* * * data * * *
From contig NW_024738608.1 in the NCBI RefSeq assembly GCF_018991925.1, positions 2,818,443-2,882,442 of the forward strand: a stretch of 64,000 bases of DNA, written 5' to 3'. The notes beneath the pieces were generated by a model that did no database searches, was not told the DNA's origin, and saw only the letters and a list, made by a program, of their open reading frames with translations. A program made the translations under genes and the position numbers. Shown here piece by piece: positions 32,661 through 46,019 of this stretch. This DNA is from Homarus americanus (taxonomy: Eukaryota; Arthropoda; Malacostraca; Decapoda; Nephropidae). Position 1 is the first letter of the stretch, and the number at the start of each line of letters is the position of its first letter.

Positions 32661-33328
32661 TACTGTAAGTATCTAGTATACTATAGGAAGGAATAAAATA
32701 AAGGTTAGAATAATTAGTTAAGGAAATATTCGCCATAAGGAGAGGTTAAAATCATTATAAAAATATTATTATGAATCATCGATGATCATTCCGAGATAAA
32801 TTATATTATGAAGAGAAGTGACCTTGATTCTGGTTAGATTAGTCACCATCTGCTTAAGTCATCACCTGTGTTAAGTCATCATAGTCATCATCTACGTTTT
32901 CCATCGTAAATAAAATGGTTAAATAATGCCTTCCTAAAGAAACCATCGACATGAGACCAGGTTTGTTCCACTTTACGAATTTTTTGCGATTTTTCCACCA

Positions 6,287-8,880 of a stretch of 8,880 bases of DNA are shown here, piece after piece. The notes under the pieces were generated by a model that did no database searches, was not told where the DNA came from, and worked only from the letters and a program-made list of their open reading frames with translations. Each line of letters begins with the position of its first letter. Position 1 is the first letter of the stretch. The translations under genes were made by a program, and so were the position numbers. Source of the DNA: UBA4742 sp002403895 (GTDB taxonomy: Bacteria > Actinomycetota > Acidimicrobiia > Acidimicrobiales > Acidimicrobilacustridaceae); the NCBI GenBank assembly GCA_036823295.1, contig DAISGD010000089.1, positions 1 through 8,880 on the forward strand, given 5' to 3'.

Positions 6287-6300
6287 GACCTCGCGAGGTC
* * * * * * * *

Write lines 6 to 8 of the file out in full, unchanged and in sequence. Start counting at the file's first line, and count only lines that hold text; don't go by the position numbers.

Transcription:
32901 CCATCGTAAATAAAATGGTTAAATAATGCCTTCCTAAAGAAACCATCGACATGAGACCAGGTTTGTTCCACTTTACGAATTTTTTGCGATTTTTCCACCA

Positions 6,287-8,880 of a stretch of 8,880 bases of DNA are shown here, piece after piece. The notes under the pieces were generated by a model that did no database searches, was not told where the DNA came from, and worked only from the letters and a program-made list of their open reading frames with translations. Each line of letters begins with the position of its first letter. Position 1 is the first letter of the stretch. The translations under genes were made by a program, and so were the position numbers. Source of the DNA: UBA4742 sp002403895 (GTDB taxonomy: Bacteria > Actinomycetota > Acidimicrobiia > Acidimicrobiales > Acidimicrobilacustridaceae); the NCBI GenBank assembly GCA_036823295.1, contig DAISGD010000089.1, positions 1 through 8,880 on the forward strand, given 5' to 3'.

Positions 6287-6300